Users without strong-enough eyesight often browse using devices called screen readers that, you guessed it, read the words on the screen to them so they can read and navigate your website.

And Flash doesn’t play nice with these assistive devices.

Combine this with the fact that browsers can’t enlarge the type on a Flash website, and you’re talking about a web that is exclusive only to those with good vision.

There have been some efforts to require by law that websites are built accessibly. While that may be a long time coming to fruition the incentive of improving the experience of impaired visitors should be reason enough.

browser-nav

8) Browser navigation doesn’t work

Just a quick point on this.

You know the “back” button we rely on so frequently?

On your single-URL Flash website it’s useless it helps people leave and never come back. Since they’ll always technically be on your home page a quick click “back” sends them to wherever they came from. And my guess is that they won’t be in a hurry to return. Just a hunch.

mobile

9) Mobile users are up the creek

The mobile web is here.

The most heavily-used mobile web browser is the iPhone. That doesn’t look like it’s going to change any time soon. Something to the order of 25 million iPhones have been purchased so far. The BlackBerry is still popular as well.

And neither of these mobile devices support Flash.

Even when the iPhone gets Flash support (any day now, Apple!) without a wireless internet connection download speeds are slight at best. Your 2mb Flash website file is going to be overkill for a casual mobile visitor. Think they’re going to wait 15 minutes just to view your home page? Not bloody likely.

semantic

10) No semantic markup

Not sure semantic markup matters?

Three letters. S.E.O.

I know I said I wouldn’t mention it, but come on now. SEO is crucial.

Semantic markup is about reinforcing the meaning or topic of a page. Critical for SEO.

Flash files don’t contain semantic markup. Sure, Googlebot can crawl Flash (sort of) – but that doesn’t mean Googlebot can assume semantic relationships between page elements. In other words, it’s going to get a garbled bunch of content and little/no indication of what’s what. Not the best situation when your page is up against a few million others in a relevance contest.

A closing note to Flash developers: I am fully aware that there are (expensive) work-arounds to most of these issues. I started my web development career building in Flash. I love Flash as much as you guys. But let’s be realistic: the vast majority of Flash-driven websites do not offer solutions for the issues in this post. Most of them suck for the above reasons and more.

http://www.unstuckdigital.com/img/posts/flashlogo.jpg

Comments

  1. A lot of aspiring and new web designers think that using Flash is the best thing they can do for a client’s web site. I personally hate websites using Flash, unless it is an TV advertising agency. Thanks for pointing out the other reasons of not using Flash, aside from being a non-seo friendly website.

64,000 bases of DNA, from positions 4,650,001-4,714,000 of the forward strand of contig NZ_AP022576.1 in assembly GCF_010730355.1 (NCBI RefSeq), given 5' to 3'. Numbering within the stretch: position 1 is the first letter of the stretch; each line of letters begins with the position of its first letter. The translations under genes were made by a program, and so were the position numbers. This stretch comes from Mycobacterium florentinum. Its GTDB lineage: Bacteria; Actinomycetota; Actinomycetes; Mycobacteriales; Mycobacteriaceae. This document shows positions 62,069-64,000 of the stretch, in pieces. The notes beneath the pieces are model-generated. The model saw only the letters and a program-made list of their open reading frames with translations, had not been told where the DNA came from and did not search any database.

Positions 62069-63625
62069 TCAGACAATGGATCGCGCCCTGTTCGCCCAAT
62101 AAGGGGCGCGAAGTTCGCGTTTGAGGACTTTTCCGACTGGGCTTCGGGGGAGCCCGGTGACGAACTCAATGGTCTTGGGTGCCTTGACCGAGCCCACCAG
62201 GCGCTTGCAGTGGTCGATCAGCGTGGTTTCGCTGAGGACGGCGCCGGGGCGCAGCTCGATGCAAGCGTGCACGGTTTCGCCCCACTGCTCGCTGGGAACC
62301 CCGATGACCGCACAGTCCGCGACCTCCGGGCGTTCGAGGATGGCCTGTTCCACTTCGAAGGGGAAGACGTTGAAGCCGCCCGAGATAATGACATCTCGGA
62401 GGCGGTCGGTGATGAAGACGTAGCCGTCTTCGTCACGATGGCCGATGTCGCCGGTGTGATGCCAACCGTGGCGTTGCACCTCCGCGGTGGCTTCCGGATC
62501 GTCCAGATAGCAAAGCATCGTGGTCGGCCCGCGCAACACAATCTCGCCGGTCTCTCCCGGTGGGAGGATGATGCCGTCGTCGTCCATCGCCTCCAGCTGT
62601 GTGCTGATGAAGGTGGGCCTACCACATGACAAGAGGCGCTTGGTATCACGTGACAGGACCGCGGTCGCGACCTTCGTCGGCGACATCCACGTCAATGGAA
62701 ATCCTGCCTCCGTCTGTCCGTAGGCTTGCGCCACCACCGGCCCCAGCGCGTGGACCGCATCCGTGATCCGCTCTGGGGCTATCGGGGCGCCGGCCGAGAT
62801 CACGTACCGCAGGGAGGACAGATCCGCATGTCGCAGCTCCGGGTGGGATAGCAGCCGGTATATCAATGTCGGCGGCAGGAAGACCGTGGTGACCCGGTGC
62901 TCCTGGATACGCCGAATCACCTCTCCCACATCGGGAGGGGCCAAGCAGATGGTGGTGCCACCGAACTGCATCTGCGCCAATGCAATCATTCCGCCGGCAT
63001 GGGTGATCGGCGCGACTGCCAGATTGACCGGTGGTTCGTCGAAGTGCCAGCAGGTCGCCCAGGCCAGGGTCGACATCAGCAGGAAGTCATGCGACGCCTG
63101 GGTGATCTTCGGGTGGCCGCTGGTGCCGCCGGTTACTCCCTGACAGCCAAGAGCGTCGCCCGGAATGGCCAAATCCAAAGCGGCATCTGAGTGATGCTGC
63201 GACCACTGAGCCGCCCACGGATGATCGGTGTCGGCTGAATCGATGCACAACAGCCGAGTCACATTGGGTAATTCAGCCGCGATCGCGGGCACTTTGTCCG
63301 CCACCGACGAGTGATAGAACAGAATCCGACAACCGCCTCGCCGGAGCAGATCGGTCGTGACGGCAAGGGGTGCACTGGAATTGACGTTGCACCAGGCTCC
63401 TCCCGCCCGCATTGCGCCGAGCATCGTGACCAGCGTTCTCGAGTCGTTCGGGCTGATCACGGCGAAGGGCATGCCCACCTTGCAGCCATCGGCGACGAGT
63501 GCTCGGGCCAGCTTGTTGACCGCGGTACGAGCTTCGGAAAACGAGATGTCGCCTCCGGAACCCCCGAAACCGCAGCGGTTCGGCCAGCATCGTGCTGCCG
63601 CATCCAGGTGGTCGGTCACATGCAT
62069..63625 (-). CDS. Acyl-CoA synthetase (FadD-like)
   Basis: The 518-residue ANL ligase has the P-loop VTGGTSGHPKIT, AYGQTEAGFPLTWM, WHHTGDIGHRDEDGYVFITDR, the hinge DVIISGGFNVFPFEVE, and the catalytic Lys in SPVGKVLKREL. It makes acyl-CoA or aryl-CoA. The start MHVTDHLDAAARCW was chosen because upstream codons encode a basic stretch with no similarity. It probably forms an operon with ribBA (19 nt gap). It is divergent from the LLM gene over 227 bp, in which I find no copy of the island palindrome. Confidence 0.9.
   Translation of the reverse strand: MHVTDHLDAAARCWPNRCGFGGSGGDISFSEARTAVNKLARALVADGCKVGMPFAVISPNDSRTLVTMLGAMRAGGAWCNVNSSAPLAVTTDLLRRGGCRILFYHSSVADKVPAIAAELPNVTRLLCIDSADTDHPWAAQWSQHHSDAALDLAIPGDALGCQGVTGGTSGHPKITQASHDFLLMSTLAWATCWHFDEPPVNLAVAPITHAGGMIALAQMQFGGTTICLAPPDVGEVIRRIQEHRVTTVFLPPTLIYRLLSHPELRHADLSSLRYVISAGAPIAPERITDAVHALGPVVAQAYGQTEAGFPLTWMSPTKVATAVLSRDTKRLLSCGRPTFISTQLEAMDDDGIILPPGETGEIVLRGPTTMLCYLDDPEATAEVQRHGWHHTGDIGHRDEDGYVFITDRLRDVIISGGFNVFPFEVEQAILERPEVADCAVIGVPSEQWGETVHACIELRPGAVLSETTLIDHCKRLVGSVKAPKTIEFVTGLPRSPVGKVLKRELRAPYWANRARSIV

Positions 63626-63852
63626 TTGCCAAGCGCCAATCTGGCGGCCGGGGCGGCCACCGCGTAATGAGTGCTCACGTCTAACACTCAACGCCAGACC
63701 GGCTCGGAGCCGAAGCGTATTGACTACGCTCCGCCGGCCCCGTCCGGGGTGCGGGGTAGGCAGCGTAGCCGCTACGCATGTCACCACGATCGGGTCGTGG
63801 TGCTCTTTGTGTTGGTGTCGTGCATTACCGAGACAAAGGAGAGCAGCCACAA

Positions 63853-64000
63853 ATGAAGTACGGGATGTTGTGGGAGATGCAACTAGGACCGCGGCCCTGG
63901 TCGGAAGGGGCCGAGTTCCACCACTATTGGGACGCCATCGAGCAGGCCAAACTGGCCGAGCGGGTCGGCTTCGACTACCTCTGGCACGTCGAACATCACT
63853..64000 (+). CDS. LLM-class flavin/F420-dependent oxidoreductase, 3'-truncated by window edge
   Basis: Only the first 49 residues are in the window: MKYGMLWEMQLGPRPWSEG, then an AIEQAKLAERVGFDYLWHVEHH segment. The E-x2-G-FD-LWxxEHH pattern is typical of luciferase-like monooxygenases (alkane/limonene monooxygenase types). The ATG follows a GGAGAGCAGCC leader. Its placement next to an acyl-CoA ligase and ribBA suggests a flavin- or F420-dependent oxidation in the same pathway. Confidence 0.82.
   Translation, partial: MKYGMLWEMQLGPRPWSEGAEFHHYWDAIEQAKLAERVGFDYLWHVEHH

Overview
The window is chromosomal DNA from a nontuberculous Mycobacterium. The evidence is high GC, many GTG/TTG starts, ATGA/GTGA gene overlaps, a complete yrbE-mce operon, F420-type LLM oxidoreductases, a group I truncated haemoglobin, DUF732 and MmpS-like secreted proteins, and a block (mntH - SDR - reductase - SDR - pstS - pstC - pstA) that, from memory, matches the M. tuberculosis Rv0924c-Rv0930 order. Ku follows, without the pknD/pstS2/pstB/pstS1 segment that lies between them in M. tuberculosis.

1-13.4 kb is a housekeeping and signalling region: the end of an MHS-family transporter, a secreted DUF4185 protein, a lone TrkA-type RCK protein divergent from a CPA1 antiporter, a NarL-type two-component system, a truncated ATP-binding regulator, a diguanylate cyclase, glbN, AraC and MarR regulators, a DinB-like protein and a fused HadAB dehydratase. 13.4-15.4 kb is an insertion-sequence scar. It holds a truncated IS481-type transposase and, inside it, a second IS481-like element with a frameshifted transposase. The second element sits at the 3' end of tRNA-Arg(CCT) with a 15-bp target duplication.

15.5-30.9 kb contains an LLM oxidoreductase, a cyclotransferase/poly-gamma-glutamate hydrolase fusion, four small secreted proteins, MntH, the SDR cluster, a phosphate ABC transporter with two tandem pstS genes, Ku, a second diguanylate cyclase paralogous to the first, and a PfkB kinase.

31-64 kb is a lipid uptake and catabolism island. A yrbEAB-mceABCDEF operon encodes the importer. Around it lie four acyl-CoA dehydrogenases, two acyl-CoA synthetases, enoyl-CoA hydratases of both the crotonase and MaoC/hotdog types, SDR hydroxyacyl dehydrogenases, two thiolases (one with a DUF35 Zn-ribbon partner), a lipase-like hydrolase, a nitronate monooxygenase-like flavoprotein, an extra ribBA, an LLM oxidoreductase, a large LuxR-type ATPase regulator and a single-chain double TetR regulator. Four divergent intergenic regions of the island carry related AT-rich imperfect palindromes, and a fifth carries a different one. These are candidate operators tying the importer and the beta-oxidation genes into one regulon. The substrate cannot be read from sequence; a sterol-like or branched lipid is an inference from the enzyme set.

2. Mike Tekula says:

    @Boca SEO – Agreed. I fell into that trap early myself. Flash can be really impressive. But it has plenty of down-side as well. Important to consider everything upfront. Glad you liked the post – thanks for commenting!

  3. Your post is spot on; especially with the mobile computing and accessability needs. As an avid iPod touch user, I get frustrated with the lack of flash yes.. but nothing nearly as bad as entire glitzy flash websites that acheive very little.

    I’d say flash is like make up; use a little to ‘enhance’ features where necessary, but the “make up” shouldn’t be the only substance there!

    • Mike Tekula says:

      Thanks, Ed. I’d agree with your “make up” description for most uses of Flash. But there are cases and uses where Flash is the best solution – YouTube, for example, would never have taken off as it did without Flash as the basis for its video technology. However, for general web structure I don’t think Flash is the right technology, for all of the reasons in this post and then some.

  4. I totally agree with you :)

  5. Womantic14u says:

    Great article!

  6. Great work. Spread the word. It still amazes me that some Internet Marketers advise their clients to build a flash website, when the clear goals of the client are to be found on the search engines to generate new enqueries! Is it possible that many Flash sites are built not with the end client in mind, but purely as self-indulgence for the web designers to showcase their artistc talents?!?

    • Mike Tekula says:

      Thanks Simon. I definitely agree that some designers push Flash without considering the implications. But clients also ask for it quite a bit – once you’ve seen Flash and all its impressive animation ability, regular HTML websites, even AJAX interfaces, seem pale by comparison. Until you learn about what’s going on behind all the sparkle.